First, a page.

Late last year, Savannah Gilliland became the Town of Hillsborough’s first social diversion worker, collaborating with the police department to bridge the gap between the criminal justice system and mental health resources.
Gilliland, one of the social diversion workers in Orange County law enforcement agencies, is a part of the County's Community Care and Diversion Response team.
Gilliland started her career in child protective services in Alamance County and soon after became a foster care social worker in Granville County.She said she heard about police social workers in other states, but she didn’t think there would be an opportunity in North Carolina for a while. When she saw the Hillsborough position online, she was excited to apply.
In her role as a diversion social worker, Gilliland said she gets referrals from court stakeholders and law enforcement officers for members of the community who are suffering from severe mental illness. She said she works to make sure they have the resources they need.
“It could be getting clients to and from therapy appointments, going to management appointments, getting them to court,” she said. “It may be visiting a client at the jail. It may be driving around the community or even walking through downtown in our communities to find our clients and meet them where they're at.”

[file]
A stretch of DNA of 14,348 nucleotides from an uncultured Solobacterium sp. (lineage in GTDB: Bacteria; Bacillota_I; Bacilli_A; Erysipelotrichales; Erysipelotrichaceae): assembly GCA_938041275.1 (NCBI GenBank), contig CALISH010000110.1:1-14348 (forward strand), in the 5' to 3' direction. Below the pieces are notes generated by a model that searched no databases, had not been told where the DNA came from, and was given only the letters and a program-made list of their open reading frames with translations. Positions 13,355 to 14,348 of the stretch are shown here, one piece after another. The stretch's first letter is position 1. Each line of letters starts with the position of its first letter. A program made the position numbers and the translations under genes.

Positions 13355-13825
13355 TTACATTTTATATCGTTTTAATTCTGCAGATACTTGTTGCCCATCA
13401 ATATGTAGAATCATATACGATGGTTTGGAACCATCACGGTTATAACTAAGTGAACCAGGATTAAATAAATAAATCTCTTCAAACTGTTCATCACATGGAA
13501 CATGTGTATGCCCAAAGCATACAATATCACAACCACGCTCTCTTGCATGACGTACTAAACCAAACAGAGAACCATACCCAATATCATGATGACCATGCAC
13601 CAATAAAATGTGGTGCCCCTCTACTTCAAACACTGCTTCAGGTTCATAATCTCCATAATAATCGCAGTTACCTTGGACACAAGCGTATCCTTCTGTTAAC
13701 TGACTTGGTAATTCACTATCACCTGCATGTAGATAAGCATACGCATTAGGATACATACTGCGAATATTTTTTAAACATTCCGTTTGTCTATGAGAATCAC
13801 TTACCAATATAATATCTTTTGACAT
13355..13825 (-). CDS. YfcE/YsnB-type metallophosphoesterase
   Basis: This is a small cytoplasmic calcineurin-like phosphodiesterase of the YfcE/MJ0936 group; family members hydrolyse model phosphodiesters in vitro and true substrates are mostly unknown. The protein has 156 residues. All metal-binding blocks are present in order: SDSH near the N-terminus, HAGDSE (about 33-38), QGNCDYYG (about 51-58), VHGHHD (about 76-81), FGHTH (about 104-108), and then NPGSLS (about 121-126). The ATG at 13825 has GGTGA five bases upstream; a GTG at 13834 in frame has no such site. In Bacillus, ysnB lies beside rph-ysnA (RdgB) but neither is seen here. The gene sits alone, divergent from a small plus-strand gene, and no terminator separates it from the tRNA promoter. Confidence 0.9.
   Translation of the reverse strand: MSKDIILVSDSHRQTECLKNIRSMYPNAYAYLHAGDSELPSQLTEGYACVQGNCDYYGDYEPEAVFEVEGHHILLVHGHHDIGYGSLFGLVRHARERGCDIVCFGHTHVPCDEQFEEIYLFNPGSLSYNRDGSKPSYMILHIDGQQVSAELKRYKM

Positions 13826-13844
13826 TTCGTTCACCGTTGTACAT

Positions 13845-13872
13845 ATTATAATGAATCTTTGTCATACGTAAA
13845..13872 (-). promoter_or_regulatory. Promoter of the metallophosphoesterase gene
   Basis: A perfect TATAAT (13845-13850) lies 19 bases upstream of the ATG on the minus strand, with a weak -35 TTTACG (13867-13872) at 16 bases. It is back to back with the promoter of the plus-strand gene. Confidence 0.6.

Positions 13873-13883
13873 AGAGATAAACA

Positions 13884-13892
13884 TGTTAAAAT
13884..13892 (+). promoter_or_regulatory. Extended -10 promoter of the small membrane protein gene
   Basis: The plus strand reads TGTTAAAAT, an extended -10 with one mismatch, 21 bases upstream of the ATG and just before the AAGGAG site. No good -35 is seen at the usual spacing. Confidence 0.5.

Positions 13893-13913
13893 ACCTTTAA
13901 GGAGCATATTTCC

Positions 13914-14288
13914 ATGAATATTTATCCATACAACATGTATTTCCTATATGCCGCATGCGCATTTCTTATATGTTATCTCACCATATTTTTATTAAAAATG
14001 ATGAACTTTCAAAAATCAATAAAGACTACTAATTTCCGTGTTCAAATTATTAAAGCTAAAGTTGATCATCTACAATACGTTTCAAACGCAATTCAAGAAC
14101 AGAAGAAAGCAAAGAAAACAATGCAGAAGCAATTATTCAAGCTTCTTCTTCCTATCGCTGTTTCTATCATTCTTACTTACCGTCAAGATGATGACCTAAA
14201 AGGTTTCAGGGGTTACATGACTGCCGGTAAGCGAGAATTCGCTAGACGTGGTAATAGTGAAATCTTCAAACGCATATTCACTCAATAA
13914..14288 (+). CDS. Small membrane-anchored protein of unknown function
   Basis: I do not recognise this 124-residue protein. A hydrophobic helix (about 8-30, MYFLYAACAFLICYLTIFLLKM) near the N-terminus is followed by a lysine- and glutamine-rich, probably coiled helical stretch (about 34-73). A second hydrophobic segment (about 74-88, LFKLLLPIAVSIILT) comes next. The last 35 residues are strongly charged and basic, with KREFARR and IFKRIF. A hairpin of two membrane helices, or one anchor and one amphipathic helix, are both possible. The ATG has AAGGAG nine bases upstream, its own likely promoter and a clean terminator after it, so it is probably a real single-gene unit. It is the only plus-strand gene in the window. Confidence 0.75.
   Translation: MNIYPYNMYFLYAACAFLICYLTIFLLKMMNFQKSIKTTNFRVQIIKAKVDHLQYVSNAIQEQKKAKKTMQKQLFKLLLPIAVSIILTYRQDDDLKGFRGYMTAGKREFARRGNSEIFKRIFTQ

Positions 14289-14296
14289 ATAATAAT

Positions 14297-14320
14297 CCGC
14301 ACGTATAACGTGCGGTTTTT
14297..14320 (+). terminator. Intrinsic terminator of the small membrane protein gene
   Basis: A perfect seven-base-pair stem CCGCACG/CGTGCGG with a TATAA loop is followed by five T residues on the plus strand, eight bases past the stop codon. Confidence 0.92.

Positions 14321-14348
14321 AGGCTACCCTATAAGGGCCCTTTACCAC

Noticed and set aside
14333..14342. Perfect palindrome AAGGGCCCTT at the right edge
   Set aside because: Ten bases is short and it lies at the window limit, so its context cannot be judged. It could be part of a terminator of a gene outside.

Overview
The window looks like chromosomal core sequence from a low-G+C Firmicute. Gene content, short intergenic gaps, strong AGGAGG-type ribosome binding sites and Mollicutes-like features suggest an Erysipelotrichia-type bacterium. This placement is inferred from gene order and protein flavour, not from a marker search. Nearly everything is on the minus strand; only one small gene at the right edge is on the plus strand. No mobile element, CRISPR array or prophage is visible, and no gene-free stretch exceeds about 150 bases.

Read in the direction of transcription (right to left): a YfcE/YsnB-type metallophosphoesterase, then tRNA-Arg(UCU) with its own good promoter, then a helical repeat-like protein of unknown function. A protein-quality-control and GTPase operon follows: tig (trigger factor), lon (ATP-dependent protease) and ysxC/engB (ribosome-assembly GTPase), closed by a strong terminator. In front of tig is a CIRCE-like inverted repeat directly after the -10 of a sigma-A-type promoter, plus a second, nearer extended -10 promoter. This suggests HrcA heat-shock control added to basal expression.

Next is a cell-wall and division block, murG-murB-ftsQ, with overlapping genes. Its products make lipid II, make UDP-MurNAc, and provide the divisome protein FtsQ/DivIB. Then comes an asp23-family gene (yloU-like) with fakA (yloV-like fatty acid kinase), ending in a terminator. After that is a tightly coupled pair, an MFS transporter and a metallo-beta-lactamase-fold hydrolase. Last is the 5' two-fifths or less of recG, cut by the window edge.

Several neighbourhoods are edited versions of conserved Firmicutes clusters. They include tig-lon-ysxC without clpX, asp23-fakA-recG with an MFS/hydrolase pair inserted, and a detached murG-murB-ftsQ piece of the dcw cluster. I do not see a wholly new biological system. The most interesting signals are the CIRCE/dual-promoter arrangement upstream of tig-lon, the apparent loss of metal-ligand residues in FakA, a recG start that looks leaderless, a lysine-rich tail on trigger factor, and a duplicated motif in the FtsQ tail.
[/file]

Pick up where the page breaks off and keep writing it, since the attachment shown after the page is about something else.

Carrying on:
The care and diversion response team Gilliland works on is a grant-funded partnership through the Orange County Criminal Justice Resource Department that works to redirect individuals with serious mental illnesses away from the criminal legal system and toward treatment.
“The goal of the team is to reduce law enforcement interaction, to divert people from the criminal legal system into more appropriate types of care for their needs, and continue to work with them on an ongoing basis,” Caitlin Fenhagen, the criminal justice resource department's director said.
Ashley Machado, the Community Care and Diversion Response team’s mental health diversion coordinator, said Gilliland’s compassion, previous experience in social work and her desire to learn and grow make her a valued member of the team.
“Because of [Gilliland's] ability to engage with others and her bubbliness, she's able to develop these important relationships in the community and that allows for people like law enforcement agencies to reach out to her when there are people in the community that need her services,” Machado said.